Some of the first models in both our 6mm and 15mm sci-fi ranges were the three variants of the EuroFed Javelot scout car. The larger scale versions were replaced several years ago with new designs, along with several 6×6 vehicles. We’ve now brought these updated models to the smaller scale.
There are five basic vehicles – the Javelot 4×4 scout car, the Musareigne 4×4 utility car, Lievre 6×6 pickup, and the Belette and Blaireau 6×6 field cars.
The Javelot and Belette have three armed variants with either a twin MG, missile or gatling mounts. The Javelot also comes in mortar and tow truck options as well, for a grand total of 11 new vehicles.
In the Hammer’s Slammers universe, these vehicles are used by the Hashemite Nation as their primary light vehicles, alongside a smaller number of larger Broadsword and Catapult AFVs. Coupled with the recent release of the new Desert Raider figures we’ve been able to put together two 6mm packs for National Brigade and Desert Raider detachments.
We’re currently working hard on the redesigned Brazilian and Argentine fleets for Imperial Skies. They’re almost ready to go in fact, with the first samples waiting to be painted, and production moulds lined up at the workshop in anticipation.
But we’re getting into the swing of our South American adventure with a brand new aerial fleet. Ecuador lies in the north west corner of the continent, bordered by Colombia to the north and Peru to the east and south. During our research (yes, we do research things, we don’t make everything up – well, not all of it…) we learnt that the Galapagos Islands, 1000km out into the Pacific, are part of Ecuador (which, incidentally, just means ‘Equator’ in Spanish). And that, because of the way the planet bulges, the Chimborazo Volcano is the closest point on the earth to the sun.
All that aside, militarily the country is not the strongest in the region. When we were initially assessing the countries to determine the size of their air fleets, Ecuador ranked quite low, coming in just above Paraguay. As a result, the largest class are the Tunguruhua heavy cruisers, supported by a number of smaller craft.
The Ecuadorian airships are all armoured dirigibles, with their self-sealing gasbags supplemented by small Loewe Graviton Engines for additional lift. Only the Tunguruhua class have rotating turrets, with casemate guns on other ships plus flotillas of torpedo-armed small craft. Vessels use the prefix DAE; Dirigivel de la Armada del Ecuador.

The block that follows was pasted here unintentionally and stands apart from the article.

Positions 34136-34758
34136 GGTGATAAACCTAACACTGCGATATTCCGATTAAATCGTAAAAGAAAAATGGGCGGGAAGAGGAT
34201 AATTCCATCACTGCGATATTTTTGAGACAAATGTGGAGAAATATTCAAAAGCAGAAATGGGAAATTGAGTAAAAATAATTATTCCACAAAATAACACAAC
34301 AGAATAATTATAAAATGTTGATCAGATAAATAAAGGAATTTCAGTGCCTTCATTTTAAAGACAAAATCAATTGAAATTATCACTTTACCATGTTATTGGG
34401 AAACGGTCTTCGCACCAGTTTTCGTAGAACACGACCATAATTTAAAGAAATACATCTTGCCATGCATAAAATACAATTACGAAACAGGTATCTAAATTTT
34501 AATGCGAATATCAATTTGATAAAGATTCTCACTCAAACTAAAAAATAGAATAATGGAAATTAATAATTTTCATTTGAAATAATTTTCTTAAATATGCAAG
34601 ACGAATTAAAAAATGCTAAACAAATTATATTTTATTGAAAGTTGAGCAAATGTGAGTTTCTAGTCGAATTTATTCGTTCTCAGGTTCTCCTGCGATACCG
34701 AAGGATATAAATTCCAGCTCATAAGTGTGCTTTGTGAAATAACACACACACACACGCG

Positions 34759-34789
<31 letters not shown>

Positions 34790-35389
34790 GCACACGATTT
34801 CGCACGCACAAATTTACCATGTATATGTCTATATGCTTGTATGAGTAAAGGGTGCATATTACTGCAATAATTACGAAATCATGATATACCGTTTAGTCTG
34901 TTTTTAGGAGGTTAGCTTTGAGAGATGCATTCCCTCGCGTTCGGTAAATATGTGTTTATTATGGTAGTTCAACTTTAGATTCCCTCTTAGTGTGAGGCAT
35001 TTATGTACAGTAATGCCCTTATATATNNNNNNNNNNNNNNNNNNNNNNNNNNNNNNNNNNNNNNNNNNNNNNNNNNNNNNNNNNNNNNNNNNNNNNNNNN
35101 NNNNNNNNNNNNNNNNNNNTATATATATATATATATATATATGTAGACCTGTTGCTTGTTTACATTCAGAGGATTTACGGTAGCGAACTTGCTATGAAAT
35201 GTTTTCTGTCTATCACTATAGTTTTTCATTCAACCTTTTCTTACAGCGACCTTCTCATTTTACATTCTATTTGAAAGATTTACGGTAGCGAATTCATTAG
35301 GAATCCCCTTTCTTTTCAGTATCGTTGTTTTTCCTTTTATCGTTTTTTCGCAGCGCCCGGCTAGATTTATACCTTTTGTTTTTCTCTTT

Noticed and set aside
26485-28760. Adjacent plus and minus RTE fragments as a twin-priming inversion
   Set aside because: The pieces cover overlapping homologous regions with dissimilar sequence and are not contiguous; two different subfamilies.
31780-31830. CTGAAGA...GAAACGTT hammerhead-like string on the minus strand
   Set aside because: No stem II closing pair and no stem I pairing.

The fleet has five models, and there’s a mini fleet pack and torpedo flotilla pack. We’ve also provided two flag sheets – the national flag changed in 1900 so we’ve drawn up before and after versions.
VANFP-3201 – Ecuadorian Air Guard Squadron Pack – £13.00 VANFP-3211 – Ecuadorian Torpedo Flotilla – £4.50 VANF-3201 – Ecuadorian Flag (1860-1900) – £0.50 VANF-3202 – Ecuadorian Flag (1900-2009) – £0.50
VAN-3201 – Tunguruhua class Heavy Cruiser – £3.00 VAN-3202 – Zamora class Light Cruiser – £1.75 VAN-3203 – Chimborazo class Destroyer – £1.25 VAN-3204 – Isla class Frigate – £1.00 VAN-3205 – Isabela class Torpedo Cutter (x3) – £1.50
As you’re doubtless aware if you have more than a passing acquaintance with this blog, we’ve been completely out of flying stands for some time. Our normal supplier’s mould had failed, and injection moulds are expensive, specialist items to repair or replace. So we were stuck…
However, after much searching we’ve finally been able to locate an alternative source of plastic flying bases. They are of a different design, with a circular base rather than a hexagonal one. The post is of a similar height, although fatter, and the peg at the top is of a slightly larger diameter (which means that you will have to open out the cast-in mounting holes at the bottom of our models with a 2mm drill). The plastic they’re made from seems to be a little softer, so they should be less brittle. We’ve already used them to base up a batch of new models and had no problems – in fact the wider post seems to make it a bit easier to balance the model on top while the glue sets. There is a downside – they are more expensive, costing us around twice as much. But at least we finally – finally – have something to base your flying models. Our stock arrived on Friday and we’ve wasted no time in getting them on the website.
Because they’re dearer, we’ve decided against putting them in fleet packs, as we’d have to recalculate the price of all the packs.
Coincidentally, we also received a restock of one or two codes of dice that had been out of stock, particularly the small (7mm) dice that are so handy as markers, along with a new colour (orange).
ACC-025 – Clear round-base flying stand (x10) – £4.00 ACC-003O – Small six-sided dice – orange (x10) – £1.00